Harriet was leaning on the railings near the pier with her pack of fish and chips, idly watching the world go by. She took a chip and bit into it tentatively. It was very hot and nearly burned her tongue, but she couldn’t wait to eat more. This was a very rare treat for her. She had taken a cheap train trip down to Brighton for the day, using her railcard. It was the end of summer, and she hadn’t had a holiday for nearly two years, for one reason or another. She had craved some sea air for so long. She took a bus from the station down to the pier. The smell from Harry Ramsden’s fish and chip shop had enticed her as soon as she got off the bus.
She stabbed her little wooden fork into the crispy piece of fish, and managed to scoop up a little bit, dropping half of it back into the packet, before discarding the fork and picking up the piece of fish in her fingers. Even Harry Ramsden’s fish and chips somehow didn’t taste the same these days, as they did when she was a girl. In those days, she would buy sixpence worth of chips, and drench them with salt and vinegar before they were wrapped up in a newspaper parcel. Today she had just sprinkled a small amount of salt over them, and a dash of vinegar. One shouldn’t have too much salt these days, should one?
She took a second chip, and waved away the squawking seagulls that were starting to mob her. She wasn’t going to share her precious feast with seagulls. She held her package close, just in case one got adventurous and decided to swoop in and snatch something.
Just then a group of motorbikes thundered into the road. Not the usual sort of modern bikes, she thought, these looked more like the bikes she remembered from the old days. The bikers parked up a bit further down the road and started wandering in her direction.
As the group of bikers reached her, one of them stopped and said, “Hello, those smell nice, did you get them from Harry Ramsden’s?”
“Yes,” Harriet said, “Do you want some? I can’t eat any more, I’m far too full. If you don’t have them, the seagulls will.”
“Ah! Don’t mind if I do,” he said. “Thanks. My name is Terry, and this is Bob, Dave and Mike. Cheers!”
“You’re welcome. My name’s Harriet.”
Terry mused a while. “Harriet. That’s a pretty name. I knew a Harriet once. Many years ago. We used to date. Come to think of it, you look a bit like her. Older, of course.”
Harriet thought for a moment. “Strange,” she said, “I remember going out with someone called Terry all those years ago. Not for long though, my parents moved up north, so we lost touch. Terry………Terry Marshall, I think his name was.”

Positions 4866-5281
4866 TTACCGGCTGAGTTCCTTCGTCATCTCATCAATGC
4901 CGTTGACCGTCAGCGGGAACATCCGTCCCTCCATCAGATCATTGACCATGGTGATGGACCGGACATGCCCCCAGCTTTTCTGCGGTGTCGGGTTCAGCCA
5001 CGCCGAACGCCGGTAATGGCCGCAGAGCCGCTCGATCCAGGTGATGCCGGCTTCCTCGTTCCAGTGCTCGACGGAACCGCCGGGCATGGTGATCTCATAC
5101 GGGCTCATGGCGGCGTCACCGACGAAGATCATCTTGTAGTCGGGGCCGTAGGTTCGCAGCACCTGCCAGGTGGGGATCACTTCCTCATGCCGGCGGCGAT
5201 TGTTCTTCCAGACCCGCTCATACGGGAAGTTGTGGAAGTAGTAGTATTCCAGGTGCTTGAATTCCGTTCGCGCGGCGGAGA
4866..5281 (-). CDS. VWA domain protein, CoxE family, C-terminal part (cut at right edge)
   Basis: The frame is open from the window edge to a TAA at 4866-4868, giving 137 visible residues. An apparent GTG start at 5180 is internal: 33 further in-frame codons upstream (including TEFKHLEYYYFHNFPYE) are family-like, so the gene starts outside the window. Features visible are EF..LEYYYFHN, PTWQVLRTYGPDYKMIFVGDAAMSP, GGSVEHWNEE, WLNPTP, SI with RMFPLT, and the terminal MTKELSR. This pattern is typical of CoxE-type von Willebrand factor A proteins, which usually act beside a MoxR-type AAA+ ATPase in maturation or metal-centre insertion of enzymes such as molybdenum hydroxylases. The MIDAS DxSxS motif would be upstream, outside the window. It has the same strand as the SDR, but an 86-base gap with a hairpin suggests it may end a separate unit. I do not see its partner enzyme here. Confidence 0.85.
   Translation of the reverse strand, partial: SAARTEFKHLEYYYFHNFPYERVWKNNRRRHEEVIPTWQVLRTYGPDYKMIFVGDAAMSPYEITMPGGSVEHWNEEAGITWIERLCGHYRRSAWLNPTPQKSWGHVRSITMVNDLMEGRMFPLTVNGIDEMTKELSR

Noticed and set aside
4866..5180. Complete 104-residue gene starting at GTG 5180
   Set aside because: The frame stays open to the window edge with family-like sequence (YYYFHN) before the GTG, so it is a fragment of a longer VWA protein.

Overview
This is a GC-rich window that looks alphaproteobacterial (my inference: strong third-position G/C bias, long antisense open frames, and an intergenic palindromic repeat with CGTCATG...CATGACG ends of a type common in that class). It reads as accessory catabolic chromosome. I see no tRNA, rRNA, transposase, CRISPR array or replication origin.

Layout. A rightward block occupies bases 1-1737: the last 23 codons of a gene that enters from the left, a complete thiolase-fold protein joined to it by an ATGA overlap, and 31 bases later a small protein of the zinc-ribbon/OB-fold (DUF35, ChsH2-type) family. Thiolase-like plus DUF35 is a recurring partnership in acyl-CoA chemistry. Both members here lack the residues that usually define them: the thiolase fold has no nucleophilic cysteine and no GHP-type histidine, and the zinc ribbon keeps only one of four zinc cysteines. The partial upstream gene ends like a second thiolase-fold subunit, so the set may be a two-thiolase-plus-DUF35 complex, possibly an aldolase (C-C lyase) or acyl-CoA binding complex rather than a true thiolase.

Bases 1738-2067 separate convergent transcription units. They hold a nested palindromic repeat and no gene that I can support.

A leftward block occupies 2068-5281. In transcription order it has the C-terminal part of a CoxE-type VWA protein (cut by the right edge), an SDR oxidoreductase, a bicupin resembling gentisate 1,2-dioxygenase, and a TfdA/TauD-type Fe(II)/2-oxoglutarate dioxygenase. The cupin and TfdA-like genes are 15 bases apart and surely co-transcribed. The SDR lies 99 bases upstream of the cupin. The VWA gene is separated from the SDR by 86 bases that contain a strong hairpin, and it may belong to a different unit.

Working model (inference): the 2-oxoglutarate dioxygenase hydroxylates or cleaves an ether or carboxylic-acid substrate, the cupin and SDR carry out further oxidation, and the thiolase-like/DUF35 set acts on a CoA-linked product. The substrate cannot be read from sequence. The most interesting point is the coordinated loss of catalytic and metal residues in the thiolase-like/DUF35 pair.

“Close!” he said. “Terry Marsden. That’s me. Well, what do you know! Fancy meeting you here after all these years! Now let me repay you for the chips. Can I buy you an ice-cream?”
“I’d like that,” said Harriet.
Terry went over to the nearby ice-cream stall, and bought two ninety-nines. Meanwhile he told his mates he would catch up with them on the pier later. The other three laughed, and winked at him mischievously.
Terry and Harriet chatted easily about the old days, remembering how they used to ride down to Brighton on a Sunday with their friends. Harriet would ride on the pillion of one or another of the bikes, of course. They had been part of a group in those days, nothing serious. Terry had taken Harriet to the pictures a couple of times, but most of the time the group of friends just used to meet up in coffee bars, or go out for rides on the bikes. When Harriet moved away, they lost touch, and Harriet had soon met and fallen in love with someone in her new town. She was married a couple of years later.
“So what happened to your old man then?” asked Terry.
“Oh, we raised a couple of kids, but after twenty six years, he up and left me, for a younger model!” said Harriet.
“It happens!” said Terry. “My missus ran off with my next door neighbour after thirty years! So is there no-one in your life now?”
“No, I’ve given up on romance,” said Harriet. “I’ve had two failed marriages. I don’t think I could go through all that again.”
“Never say die,” said Terry. “It’s never too late. How about you and I spend today together here? Catch up on old times.”
Harriet felt an old familiar tingle. She remembered how Terry had made her feel all those years ago. He was still charming, and very good looking for his age. His silver hair suited him. She remembered he had been very dark when he was young, and hard to resist. She felt very comfortable with him now. What harm could it do? They were both free, no ties. She liked the twinkle in his eyes. It was a long time since she had felt like this, years. She felt herself coming back to life again…….
“Why not?” she said. “You only live once.”
Written for Helium.com “Seaside Romance”